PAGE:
Year-on-year, cost of housing and utilities increased 0.4 percent in May (0.5 percent in April); restaurants and hotels went up 1.9 percent (2 percent in April) and prices of clothing and footwear rose 0.2 percent, rebounding from a 0.4 percent drop in April. Transport prices recorded the lowest drop so far this year, falling by 1.5 percent (-2.8 percent in April), mainly due to air fares with the timing of Easter in April a likely factor in the movement. In addition, cost of food and non-alcoholic beverages decreased 1.8 percent (-2.8 percent in April). The largest downward pressure came from prices of recreation and culture that fell at a faster 1 percent in May (0.4 percent in April).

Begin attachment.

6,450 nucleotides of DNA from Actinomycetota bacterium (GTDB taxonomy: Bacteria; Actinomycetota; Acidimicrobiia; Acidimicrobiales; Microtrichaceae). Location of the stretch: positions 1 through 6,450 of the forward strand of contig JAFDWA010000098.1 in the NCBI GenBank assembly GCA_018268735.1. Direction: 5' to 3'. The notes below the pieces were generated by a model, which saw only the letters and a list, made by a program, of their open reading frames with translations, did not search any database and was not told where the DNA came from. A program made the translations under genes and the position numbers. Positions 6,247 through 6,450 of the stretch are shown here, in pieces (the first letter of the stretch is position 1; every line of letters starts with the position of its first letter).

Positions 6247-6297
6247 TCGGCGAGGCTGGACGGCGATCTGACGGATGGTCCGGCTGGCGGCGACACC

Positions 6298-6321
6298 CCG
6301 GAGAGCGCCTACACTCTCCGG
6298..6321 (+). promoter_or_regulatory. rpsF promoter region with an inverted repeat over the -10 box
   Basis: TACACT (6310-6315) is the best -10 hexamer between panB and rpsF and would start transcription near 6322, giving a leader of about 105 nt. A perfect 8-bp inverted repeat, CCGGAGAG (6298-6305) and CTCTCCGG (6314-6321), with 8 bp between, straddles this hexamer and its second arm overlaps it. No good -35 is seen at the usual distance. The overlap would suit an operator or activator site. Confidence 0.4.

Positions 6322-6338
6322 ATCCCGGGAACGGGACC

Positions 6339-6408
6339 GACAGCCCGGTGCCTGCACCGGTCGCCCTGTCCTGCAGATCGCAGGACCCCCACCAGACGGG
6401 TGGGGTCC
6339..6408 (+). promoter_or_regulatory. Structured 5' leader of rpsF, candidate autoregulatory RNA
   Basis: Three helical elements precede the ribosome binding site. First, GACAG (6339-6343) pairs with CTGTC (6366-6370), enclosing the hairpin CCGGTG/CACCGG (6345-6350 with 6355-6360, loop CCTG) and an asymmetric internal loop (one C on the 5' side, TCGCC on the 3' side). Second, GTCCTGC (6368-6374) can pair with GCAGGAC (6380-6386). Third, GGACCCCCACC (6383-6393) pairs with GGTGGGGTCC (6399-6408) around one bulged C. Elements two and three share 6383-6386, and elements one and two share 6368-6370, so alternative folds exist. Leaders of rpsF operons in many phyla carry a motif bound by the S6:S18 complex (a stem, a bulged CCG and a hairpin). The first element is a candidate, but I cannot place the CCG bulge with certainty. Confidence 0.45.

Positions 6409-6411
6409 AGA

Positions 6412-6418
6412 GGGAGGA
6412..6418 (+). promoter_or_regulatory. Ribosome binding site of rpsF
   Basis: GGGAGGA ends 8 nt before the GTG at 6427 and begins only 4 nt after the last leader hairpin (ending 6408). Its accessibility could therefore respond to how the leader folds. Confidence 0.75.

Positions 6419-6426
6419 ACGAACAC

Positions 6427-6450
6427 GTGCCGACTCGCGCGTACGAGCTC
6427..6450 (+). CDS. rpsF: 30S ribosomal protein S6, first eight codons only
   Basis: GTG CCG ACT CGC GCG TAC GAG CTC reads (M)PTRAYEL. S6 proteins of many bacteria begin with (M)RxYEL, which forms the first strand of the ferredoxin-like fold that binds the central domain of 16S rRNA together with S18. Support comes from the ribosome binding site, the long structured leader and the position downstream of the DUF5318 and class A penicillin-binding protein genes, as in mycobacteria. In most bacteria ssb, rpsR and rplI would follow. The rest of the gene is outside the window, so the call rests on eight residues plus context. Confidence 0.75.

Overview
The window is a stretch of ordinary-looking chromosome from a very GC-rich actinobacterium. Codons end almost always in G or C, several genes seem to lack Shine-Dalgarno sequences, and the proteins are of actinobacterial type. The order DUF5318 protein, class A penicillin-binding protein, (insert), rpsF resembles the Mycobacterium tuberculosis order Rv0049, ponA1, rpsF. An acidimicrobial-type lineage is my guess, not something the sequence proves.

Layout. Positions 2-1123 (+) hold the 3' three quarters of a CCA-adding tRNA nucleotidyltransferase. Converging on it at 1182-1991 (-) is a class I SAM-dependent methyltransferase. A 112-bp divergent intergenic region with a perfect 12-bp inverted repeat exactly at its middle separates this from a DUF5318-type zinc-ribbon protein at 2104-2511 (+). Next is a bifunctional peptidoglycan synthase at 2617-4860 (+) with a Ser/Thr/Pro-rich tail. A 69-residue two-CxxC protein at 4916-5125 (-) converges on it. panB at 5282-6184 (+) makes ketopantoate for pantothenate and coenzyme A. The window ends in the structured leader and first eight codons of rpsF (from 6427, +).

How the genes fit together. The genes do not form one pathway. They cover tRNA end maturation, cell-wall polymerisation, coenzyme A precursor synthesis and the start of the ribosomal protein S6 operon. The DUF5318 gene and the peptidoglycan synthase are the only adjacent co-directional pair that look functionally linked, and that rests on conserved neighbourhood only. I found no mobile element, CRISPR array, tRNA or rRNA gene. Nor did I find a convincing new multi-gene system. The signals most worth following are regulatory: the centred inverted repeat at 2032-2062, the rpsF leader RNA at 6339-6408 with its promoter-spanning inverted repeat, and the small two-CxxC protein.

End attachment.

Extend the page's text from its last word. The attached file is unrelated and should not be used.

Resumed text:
On a monthly basis, consumer prices increased 0.2 percent for the third consecutive period. The largest upward contribution came from transport prices which rose 0.6 percent, mainly driven by air transport. There was also a significant upward effect from motor fuels with average petrol prices rising by 2.5 pence per litre between April and May. The largest downward contribution came from prices of recreation and culture that fell 0.1 percent, mainly due to games, toys and hobbies (notably computer games) and data processing equipment (principally computer peripherals such as printers and routers).
The core inflation rate which strips out increases in energy, food, alcohol and tobacco, accelerated to 0.9 percent in May from 0.8 percent in April.